Well, we’ve now crossed most of the Atlantic Ocean non-stop. The crossing was a mixture of weather. As noted before, we had a number of days of rough weather and seas. Shortly after posting that note the sun came out and the sea turned to glass with hardly a ripple. The next day the wind came back and so did some of the swells; not as bad as before but still noticeable and you had to keep a handrail handy when walking on the ship. From there the weather slowly turned better and the temperature became moderate; in the 60sF. One day started with rain and ended with a clear sky and sun. In short, a very mixed bag on the Atlantic crossing.
I did manage to get the first cut photo editing done for the trip to date. I still need to construct the talks.
The trivia team I’ve joined has been winning now and again so I’ve now got a number of World Cruise stress balls, two water bottles, a few coasters, and other stuff that serves as prizes.
Now we’re in Bermuda.
We came in right as the sun was rising for an almost perfect day (photo one). It took about 1.5 hours to get through the reefs and channel and finally dock right next to downtown Hamilton, the capital and the home port for the Pacific Princess. The original Pacific Princess (aka Love Boat) was built to make the US/Bermuda run so our ship, its replacement, fit perfectly into the harbor.
The excursion I picked was mainly a driving excursion. We left Hamilton, went to Saint George at one end of the island chain, drove the length to the dockyard at the other end, and then back to Hamilton. We had several stops along the way but basically we saw much of the island. The island is basically what’s left of a large volcanic caldera and much of it is limestone. The roads are often carved through the rock. Vegetation covers the island so driving requires knowledge of the roads and some care. Photo two shows a typical road.
I have not edited the many photos I took today (bus window photos require a fair amount of work and many will fall by the wayside for various reasons — not the least of which is that I have no idea what the photo is!). But a couple are included here.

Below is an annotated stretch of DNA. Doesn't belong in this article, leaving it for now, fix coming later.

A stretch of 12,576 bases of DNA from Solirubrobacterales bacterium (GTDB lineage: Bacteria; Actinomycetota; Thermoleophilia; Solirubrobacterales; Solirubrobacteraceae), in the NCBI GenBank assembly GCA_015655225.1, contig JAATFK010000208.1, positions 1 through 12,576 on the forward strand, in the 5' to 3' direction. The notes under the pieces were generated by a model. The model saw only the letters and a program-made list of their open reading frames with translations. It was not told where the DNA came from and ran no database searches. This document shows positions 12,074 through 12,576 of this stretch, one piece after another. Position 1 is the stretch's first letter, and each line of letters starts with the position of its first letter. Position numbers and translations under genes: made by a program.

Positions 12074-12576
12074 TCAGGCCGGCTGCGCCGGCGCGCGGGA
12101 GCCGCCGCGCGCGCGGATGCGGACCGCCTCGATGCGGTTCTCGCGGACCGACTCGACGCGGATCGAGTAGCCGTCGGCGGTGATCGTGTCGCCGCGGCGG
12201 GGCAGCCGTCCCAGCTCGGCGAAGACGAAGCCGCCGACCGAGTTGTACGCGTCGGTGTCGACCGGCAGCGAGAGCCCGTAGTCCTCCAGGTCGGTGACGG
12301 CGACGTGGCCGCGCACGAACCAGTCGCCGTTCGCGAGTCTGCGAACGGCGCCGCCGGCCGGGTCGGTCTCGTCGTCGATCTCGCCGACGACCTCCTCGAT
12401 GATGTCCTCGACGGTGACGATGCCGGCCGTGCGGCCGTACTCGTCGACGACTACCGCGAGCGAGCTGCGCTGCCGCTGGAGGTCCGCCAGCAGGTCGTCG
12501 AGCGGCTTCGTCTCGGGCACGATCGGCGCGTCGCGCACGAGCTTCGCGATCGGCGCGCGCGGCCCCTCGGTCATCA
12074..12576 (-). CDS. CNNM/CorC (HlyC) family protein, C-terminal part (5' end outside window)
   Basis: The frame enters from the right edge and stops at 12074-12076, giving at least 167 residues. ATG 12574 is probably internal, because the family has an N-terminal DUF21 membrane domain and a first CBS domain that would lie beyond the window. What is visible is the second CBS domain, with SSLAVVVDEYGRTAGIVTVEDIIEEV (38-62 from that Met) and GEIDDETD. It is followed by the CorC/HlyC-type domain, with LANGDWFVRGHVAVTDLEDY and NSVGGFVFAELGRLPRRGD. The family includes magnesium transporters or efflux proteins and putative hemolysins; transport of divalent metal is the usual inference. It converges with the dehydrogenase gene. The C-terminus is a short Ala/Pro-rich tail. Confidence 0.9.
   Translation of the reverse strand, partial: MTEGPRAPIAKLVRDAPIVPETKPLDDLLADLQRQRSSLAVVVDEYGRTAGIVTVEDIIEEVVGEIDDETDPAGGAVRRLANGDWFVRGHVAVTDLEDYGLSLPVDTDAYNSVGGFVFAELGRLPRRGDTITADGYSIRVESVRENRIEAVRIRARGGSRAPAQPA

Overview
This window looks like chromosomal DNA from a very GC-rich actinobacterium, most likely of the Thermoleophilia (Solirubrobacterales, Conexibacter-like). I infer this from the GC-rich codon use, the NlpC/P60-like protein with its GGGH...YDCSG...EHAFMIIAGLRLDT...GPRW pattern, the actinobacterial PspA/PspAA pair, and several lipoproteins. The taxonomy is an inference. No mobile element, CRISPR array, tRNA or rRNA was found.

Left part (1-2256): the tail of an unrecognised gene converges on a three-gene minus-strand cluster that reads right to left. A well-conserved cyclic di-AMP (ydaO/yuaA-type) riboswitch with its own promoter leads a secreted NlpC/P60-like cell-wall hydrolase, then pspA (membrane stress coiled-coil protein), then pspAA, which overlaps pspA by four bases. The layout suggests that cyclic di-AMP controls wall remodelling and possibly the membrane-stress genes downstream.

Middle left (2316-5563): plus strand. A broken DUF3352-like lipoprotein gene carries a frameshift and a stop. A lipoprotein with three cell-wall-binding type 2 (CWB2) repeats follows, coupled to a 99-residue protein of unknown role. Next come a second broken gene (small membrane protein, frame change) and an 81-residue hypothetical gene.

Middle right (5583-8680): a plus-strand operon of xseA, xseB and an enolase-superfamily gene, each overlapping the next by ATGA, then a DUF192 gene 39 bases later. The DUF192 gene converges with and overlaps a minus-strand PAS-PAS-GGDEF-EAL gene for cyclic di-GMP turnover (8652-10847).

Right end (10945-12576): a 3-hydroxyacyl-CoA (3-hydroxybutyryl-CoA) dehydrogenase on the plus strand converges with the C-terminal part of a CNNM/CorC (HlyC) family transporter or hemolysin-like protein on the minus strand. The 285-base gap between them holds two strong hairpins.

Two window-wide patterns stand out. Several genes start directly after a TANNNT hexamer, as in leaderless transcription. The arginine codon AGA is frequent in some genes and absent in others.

The third is a wood-frame house. It’s one of the earliest houses on the island and also one of the last made of wood. Most of the houses on the island are made from the rocks of the island or, more recently, concrete. They have to be built of solid materials in order to stand up to the weather when hurricanes cross the island. Also notice in the photo that a gutter is collecting rain from the roof. That’s the norm on Bermuda as fresh water is scarce. The difference is that most of the houses use roofs designed to slow the water running down the roof so that more will come into the cistern where it will be used for non-potable needs (e.g., washing dishes, flushing toilets, etc.).
On the way back to the ship we climbed up to one of the last cast iron lighthouses (photo four). We did not have time to go through it but just stopped for a photo of it. The view from that location was quite comprehensive and I have photos of Hamilton from the base of the lighthouse; even could see our ship at full telephoto. Come to the Photo Club during the talk about the final part of the world cruise.
Just as we were at supper and just before the ship left port the Captain came on the intercom saying that with the birth of the new “royal” in Britain the governor on Bermuda authorized a cannon salute set for 6:00pm. I told our table waiter to keep the plastic cover over my meal when it came and grabbed the camera and rushed out to the deck just before the appointed hour. The salute was in a park off our port side and quite far away but telephoto lens to the rescue and the last photo shows what I got of the cannon salute.
Now, two days at sea followed by a stop at Fort Lauderdale where many of the people on the ship started their world cruise and will leave. Six of the eight at our supper table will be leaving so the two of us staying on to Los Angeles to finish our cruise will have six more to “train” and maybe 17 days or so to do it. 🙂